vwc progress.PNG

Some of the columns are not actually comparable, given I’ve moved the chapter order around a bit. It’s now down to 97, 452 words. At the current rate of editing I think it will be down to about 75k by the time I finish, which is a good first-book length.

* There is a school of thought that says the plot should be character-driven. I don’t think I am breaking that rule.

Millimetring-forward

The phrase goes “inching-forward”, but I have two problems with that:

  1. Sorry to my US friends, but “inches” are only still being used by three countries on the entire planet (Liberia, Myanmar and the USA). The fact that everyone else has gone metric, might suggest something; I’ll leave that for you to ponder. (Maybe that could be one of Trump’s first-day executive orders?)
  2. Inching-forward would suggest a movement of 25.4+ millimetres per day. I think it’s more accurately a fraction of that.

I’ve said before on multiple times that I find editing hard work. OK, so said in this context is a synonym for complained. I probably sound like a broken record, or to modernise the phrase, a looping mp3.

I’d like to think that editing would be easier if I wasn’t diluting my efforts by working, volunteering and dealing with other responsibilities and commitments. That at least salves my conscience somewhat. I’m now a long way off from my ambitiously crazy goal for Vengeance Will Come.

I am, however, still making progress. I’m almost under 100k words and am over 40% of the way through the revision process. It feels like I have crawled over every single one of those sharp words. (Sharp as in painful, not sharp as in really-well-honed). Still, that’s a reduction of some 14k words, not to mention the scenes I have added.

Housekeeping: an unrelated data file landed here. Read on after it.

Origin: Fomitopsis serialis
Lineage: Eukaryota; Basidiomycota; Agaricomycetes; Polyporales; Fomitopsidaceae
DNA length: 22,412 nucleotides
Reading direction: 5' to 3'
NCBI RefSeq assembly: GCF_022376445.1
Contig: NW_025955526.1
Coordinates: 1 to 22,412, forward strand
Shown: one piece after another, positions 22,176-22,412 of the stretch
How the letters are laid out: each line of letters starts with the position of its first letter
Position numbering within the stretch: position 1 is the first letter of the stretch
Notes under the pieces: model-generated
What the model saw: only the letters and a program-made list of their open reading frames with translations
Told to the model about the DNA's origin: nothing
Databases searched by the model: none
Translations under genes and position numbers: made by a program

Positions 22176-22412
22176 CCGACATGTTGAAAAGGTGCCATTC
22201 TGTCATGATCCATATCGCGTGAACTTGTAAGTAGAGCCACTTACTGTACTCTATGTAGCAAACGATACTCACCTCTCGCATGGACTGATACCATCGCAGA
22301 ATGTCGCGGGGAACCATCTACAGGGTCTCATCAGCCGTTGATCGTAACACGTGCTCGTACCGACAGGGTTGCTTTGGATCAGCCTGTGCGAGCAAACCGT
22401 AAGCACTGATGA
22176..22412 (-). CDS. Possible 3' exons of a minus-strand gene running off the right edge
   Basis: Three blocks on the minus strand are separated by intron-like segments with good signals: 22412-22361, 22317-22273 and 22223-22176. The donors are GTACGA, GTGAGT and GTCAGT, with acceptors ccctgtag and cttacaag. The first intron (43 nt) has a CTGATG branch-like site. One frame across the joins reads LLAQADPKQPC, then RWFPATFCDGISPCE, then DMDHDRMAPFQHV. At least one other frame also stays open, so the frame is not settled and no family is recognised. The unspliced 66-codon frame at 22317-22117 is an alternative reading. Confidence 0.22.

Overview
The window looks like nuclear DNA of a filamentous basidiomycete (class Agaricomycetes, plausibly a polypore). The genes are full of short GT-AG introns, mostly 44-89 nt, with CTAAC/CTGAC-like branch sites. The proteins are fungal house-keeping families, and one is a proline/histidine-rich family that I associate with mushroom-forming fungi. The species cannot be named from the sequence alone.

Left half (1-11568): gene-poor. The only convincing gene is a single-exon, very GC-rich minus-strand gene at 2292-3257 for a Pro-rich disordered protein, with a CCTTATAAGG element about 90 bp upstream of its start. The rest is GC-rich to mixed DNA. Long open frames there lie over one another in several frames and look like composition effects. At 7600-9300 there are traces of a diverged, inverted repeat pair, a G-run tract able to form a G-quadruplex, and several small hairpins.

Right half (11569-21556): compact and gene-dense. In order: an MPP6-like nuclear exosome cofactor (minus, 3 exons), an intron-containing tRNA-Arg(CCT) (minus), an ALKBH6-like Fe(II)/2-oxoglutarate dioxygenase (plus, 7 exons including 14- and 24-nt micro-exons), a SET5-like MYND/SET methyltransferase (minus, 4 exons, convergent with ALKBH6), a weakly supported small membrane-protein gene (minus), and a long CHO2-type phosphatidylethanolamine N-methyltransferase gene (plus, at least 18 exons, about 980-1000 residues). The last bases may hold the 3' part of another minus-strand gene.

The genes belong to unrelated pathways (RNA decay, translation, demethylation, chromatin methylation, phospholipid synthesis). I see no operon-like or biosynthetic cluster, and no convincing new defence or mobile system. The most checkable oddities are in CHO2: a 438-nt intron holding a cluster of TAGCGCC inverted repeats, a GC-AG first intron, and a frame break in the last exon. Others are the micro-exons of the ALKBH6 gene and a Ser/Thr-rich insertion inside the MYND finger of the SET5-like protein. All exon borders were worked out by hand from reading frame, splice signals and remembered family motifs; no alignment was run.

One of my problems is that when I lose momentum I have trouble keeping it all straight in my head. Not only am I trying to remember the story line but I am also keeping one eye on pacing, tension and character arcs. That’s a lot to remember.

To help with this I’ve been toying with a couple of visualisations.

The first is simple: drawing a box for each chapter and writing a 1/2 sentence to describe the main thrust of the chapter. It’s tempting to try and add more detail, but more is less in this case. At a quick glance I can see plot progression.

chapter-plot-cards

The second is what I call a Character Emotional Map, which is a diagram describing the key aspects of a characters personality and their motivations between characters. Each character gets their own box and has key personality attributes written underneath. (More than four and they are no longer key). Then there are directional arrows between the characters which describe how they feel/relate to one another. The boldness of the text or arrow should signify relative importance. (Except when I’m using an old version of Excel, and it’s limited).

CEM1.PNG

This diagram should keep in my mind important points to emphasize. For example Menas as a developing alcoholic should be drinking, or thinking about drinking, on a semi-regular basis (without overdoing it, pun intended).

As character arcs progress, new Character Emotional Maps should be developed, adapting as the plots progress.

That’s two methods anyway. If you have any silver bullets or tricks that you use, I’d love to hear them.